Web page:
Classical Tetradrachm of MendeClassical
ca. 460 BCE
1 1/16 in. x 1 1/16 in. x 3/16 in. (2.7 cm x 2.7 cm x 0.4 cm)
Bryn Mawr College
Accession Number: C.68
Geography: Europe, Greece, Macedonia, Mende
Classification: Exchange Media; Coins
Collection: Elisabeth Washburn King Collection
This object has the following keywords:
- Animalia - Kingdom containing multicellular organisms having cells bound by a plasma membrane and organized into tissue and specialized tissue systems that permit them to either move about in search of food or to draw food toward themselves. Unable to make their own food within themselves, as photosynthetic plants do, they rely on consuming preformed food. They possess a nervous system with sensory and motor nerves, enabling them to receive environmental stimuli and to respond with specialized movements.
- Classical - Refers to an ancient Greek style and period that begins around 480 BCE, when the Greek city-states defeated the Persian invaders, and ends around 323 BCE, with the death of Alexander the Great. It is characterized by the rebuilding of cities after the Persian wars, the flourishing of philosophy, drama, architecture, sculpture, painting, and the other arts. In the visual arts, it is known for the mastery of the human form and sophistication of architectural design.
- crows - General term applied to many of the 40 species of glossy black birds in the genus Covus, although some birds in this genus are called "ravens" rather than crows.
- kantharoi - Ancient Greek drinking vessels featuring a deep, footed bowl set on a tall footed stem and two vertical side handles extending from the bottom of the vessel to the rim. The kantharos is intimately associated with the wine god Dionysos, who is often depicted on vases holding a kantharos of type A or a rhyton.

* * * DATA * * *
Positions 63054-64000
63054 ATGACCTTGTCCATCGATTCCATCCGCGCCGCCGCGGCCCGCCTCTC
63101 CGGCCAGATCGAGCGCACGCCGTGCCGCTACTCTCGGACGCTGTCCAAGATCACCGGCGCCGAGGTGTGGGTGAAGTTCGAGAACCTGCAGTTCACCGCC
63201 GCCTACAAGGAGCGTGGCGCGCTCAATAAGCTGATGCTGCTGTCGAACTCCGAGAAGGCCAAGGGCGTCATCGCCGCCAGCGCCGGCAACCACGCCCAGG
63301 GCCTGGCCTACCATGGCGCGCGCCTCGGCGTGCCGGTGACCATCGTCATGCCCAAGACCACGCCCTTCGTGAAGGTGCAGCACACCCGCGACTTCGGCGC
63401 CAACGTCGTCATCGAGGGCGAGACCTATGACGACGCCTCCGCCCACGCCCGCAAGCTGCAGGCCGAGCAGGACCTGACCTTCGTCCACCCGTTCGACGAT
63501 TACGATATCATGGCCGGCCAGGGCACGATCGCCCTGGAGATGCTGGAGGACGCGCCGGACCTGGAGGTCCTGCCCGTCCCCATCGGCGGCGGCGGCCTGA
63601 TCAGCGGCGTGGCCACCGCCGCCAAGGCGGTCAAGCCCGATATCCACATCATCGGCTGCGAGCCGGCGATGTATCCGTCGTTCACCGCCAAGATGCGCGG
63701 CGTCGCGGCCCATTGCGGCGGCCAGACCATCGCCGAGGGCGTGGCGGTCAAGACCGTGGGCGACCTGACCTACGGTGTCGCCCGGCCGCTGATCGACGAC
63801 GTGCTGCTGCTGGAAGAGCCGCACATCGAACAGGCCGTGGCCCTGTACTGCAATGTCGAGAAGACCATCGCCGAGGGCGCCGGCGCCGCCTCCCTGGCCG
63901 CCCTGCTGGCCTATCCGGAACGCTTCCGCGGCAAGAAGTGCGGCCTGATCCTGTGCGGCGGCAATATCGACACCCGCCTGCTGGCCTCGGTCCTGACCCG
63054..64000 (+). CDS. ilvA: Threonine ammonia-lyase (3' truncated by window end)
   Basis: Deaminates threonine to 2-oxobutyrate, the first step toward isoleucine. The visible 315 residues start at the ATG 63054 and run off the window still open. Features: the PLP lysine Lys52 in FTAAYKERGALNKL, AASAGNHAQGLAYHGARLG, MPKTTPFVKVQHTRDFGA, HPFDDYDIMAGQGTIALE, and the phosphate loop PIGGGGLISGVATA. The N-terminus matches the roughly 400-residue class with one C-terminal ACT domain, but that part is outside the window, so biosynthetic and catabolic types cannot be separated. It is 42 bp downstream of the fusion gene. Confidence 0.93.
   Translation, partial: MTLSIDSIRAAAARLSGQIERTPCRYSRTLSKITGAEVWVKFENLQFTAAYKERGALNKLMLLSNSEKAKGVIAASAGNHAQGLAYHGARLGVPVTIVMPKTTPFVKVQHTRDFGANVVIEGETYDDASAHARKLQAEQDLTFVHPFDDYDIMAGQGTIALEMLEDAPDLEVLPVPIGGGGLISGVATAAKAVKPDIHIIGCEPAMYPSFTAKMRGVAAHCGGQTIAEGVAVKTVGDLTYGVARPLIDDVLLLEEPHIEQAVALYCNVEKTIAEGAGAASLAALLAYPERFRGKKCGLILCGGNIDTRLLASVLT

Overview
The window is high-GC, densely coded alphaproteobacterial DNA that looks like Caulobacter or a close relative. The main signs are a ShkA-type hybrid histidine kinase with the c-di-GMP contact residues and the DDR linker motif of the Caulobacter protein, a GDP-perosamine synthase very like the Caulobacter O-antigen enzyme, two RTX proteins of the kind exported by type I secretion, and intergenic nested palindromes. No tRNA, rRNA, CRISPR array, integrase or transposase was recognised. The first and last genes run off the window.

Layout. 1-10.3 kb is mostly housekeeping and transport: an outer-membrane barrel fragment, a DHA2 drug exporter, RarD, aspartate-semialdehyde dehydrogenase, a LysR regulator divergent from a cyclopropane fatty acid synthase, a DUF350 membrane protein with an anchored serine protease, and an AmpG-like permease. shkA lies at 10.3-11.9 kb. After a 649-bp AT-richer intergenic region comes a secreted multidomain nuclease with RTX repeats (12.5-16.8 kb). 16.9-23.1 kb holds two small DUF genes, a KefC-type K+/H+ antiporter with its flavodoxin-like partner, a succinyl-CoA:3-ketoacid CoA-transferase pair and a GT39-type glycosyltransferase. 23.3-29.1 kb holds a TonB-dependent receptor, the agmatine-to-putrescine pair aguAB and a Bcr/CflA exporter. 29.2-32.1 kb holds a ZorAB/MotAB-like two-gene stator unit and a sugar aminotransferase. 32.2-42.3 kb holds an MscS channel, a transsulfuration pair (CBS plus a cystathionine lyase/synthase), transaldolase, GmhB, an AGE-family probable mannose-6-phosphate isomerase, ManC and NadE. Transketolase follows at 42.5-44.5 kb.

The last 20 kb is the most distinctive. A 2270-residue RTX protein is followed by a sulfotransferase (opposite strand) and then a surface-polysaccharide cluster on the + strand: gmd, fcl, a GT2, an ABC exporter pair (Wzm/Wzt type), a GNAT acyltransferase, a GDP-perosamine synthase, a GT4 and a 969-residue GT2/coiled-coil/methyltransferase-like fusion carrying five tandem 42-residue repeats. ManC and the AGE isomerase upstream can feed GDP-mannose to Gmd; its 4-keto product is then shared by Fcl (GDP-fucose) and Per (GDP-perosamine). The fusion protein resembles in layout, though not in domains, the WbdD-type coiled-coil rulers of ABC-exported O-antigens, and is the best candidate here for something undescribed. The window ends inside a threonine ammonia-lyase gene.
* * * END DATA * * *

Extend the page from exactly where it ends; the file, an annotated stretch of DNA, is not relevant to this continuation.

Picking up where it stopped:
- silver - Pure metallic element having symbol Ag and atomic number 47; a malleable, ductile, white metal with characteristic sheen, considered a precious metal. Silver is widely distributed throughout the world, occurring rarely as metallic silver (in Peru, Norway) but more often as silver-gold alloys and silver ore. Today silver is obtained as a byproduct in the refinement of gold, lead, copper, or zinc ores. Silver was smelted from the ore galena as early as 3800 BCE. As a pure metal, silver is second to gold in malleability and ductility, can be polished to a highly reflective surface, and used -- typically in an alloy -- in jewelry, coinage, photography, mirrors, electrical contacts, and tableware.
- tetradrachms - Ancient Greek coins worth four drachmas, originally of pure silver but gradually debased over its lifetime from the mid-6th century BCE until about CE 300.
- trees - Woody, perennial plants usually with a single, long, self-supporting stem or trunk, and which grow to a considerable height.
- vines - Trailing or twining plants, whose stems require support.
This object was included in the following exhibitions:
- A Treasury of Knowledge: An Exhibition of the Bryn Mawr Collection of Ancient Coins , Sep 1, 2005 – Dec 1, 2005
This object is a member of the following portfolios:
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